Northern leaders, NNPP warn FG against defence pact with U.S., France

Composite image of President Joe Biden of the United States and President Bola Tinubu of Nigeria.
Composite image of President Joe Biden of the United States and President Bola Tinubu of Nigeria.

New Nigeria People’s Party (NNPP) and northern leaders, yesterday, warned the Federal Government to be cautious in signing any defence pact with France and the United States of America.
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The party noted that countries like Mali, Niger, and Burkina Faso had recently expelled French and American soldiers from their bases and were now reportedly lobbying to have a new military base in Nigeria, which is strategically located in the Gulf of Guinea.

The party’s National Publicity Secretary, Ladipo Johnson, in a statement, noted that such a pact could have disastrous implications for Nigeria’s internal peace and its relationship with neighbouring countries, especially those in the Sahel region.

NNPP observed that such reported defence pacts would not necessarily fulfil their stated objectives, saying similar pacts had failed in the past.

Johnson noted that the National Chairman of NNPP, Dr Ajuji Ahmed, was compelled to commission an expert group of researchers to look into the matter due to the general alarm it engendered and the overriding calls for caution by many respected citizens and members of the party from various parts of the country.
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He said: “Going down memory lane, the NNPP observed that since the abrogation of the Anglo-Nigerian defence pact in the 1960’s, the country has resisted all attempts to recreate military bases in Nigeria and as such the current reported attempt must be subjected to rigorous debate and consensus from the generality of Nigerian citizens.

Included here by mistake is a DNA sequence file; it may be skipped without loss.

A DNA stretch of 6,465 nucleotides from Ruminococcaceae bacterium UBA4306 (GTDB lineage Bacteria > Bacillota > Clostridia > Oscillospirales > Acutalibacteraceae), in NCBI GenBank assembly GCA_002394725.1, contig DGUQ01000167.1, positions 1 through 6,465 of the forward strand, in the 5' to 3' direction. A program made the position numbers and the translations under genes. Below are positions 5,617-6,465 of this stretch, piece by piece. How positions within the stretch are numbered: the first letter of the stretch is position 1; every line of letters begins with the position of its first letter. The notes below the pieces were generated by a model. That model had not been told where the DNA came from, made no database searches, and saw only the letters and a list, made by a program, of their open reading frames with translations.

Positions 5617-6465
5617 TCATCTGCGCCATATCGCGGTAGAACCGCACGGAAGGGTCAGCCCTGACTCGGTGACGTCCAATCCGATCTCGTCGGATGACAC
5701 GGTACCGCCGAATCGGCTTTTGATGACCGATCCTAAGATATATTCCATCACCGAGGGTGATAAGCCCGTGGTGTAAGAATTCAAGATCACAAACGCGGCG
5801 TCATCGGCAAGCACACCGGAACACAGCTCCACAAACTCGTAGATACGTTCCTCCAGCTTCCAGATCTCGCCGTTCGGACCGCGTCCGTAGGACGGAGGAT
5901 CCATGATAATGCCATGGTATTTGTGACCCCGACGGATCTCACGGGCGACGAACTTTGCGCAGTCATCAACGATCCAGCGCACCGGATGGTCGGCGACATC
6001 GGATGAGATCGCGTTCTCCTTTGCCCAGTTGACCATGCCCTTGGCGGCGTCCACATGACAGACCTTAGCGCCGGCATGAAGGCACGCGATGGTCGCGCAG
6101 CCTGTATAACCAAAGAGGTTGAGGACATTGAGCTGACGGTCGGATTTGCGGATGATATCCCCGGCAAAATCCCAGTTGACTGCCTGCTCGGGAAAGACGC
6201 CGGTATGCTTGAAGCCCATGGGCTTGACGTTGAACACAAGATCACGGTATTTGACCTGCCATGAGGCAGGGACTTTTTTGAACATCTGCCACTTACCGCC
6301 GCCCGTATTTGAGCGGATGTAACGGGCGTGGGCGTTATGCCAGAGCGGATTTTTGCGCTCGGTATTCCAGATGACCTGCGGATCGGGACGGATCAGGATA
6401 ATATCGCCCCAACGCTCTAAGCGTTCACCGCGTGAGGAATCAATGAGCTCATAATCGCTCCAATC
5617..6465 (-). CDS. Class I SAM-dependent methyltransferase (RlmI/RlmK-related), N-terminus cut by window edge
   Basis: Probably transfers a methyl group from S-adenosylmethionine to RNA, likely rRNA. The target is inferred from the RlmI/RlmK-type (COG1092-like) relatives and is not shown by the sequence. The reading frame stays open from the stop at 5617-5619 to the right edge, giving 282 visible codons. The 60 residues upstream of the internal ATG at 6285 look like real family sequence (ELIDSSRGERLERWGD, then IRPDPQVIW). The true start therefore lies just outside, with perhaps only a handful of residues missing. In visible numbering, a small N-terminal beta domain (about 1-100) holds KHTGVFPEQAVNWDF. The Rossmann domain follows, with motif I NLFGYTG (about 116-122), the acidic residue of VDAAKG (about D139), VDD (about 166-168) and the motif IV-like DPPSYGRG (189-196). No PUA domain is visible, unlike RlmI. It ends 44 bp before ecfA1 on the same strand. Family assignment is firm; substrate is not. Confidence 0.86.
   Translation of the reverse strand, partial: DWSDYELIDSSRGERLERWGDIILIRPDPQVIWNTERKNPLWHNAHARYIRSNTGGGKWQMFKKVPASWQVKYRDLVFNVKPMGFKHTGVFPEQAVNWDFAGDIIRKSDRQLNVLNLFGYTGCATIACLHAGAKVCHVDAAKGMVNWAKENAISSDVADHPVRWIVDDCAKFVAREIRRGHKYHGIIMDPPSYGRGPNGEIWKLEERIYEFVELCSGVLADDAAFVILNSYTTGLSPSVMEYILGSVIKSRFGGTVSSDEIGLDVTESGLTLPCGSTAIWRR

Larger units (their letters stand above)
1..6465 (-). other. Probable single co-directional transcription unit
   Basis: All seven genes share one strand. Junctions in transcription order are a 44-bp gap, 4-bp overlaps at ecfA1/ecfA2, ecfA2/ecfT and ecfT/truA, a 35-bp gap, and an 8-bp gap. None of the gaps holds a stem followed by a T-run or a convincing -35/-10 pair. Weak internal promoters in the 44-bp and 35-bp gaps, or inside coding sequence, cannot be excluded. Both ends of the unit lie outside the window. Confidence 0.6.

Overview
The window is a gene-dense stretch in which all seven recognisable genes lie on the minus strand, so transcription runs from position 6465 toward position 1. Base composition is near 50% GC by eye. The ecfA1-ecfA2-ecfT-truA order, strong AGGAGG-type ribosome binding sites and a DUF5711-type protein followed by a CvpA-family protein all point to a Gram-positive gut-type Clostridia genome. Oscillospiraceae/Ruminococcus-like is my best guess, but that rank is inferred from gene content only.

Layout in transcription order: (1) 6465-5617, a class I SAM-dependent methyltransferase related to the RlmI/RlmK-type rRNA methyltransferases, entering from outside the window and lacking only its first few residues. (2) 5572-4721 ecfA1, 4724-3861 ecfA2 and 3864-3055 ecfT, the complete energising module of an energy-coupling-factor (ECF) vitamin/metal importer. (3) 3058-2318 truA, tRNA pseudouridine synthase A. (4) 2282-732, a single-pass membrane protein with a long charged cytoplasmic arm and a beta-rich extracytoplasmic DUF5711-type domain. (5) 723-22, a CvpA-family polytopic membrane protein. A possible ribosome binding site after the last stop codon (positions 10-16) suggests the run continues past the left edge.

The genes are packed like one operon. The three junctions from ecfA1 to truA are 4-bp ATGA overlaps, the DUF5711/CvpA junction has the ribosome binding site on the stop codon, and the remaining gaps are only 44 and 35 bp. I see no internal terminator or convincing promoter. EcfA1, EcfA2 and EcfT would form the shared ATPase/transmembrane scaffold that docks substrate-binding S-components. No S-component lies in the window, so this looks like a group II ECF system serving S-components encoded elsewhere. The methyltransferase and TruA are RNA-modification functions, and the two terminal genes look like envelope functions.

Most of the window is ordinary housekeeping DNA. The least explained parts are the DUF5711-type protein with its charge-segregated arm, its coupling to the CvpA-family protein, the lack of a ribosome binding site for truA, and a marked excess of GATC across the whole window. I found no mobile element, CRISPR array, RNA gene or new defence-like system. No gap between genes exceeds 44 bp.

“The Party drew attention to the need to maintain a cordial relationship with affected neighbouring countries like Niger and Mali, suggesting that any defence pact with either France or the United States could impact negatively on Nigeria’s existing regional relationships, aggravate already damaged bilateral relations, and thereby disrupt regional equilibrium and peace.”

In its warning, the northern leaders said allowing the United States and French governments to relocate their military bases from the Sahel to Nigeria would pose a danger to Nigeria.
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This was contained in a letter addressed to Tinubu and the National Assembly.

Signatories to the letter included Abubakar Mohammed of the Centre for Democratic Development, Research and Training (CEDDERT); former Minister of State for Petroleum Resources, Kabiru Chafe; former Chairman, Independent National Electoral Commission (INEC), Attahiru Jega; Jibrin Ibrahim of the Centre for Democracy and Development (CDD); Auwal Musa (Rafsanjani) of the Civil Society Legislative Advocacy Centre (CCISLAC); and YZ Ya’u of the Centre for Information Technology and Development (CITAD).

In the letter, they claimed that the US and French governments had been lobbying Nigeria and other countries in the region, to sign new defence pacts allowing them to redeploy their expelled troops.

“This is for the simple reason that terrorism, far from abating, has, in fact, risen dramatically since the US began its operations in the region,” the leaders said.
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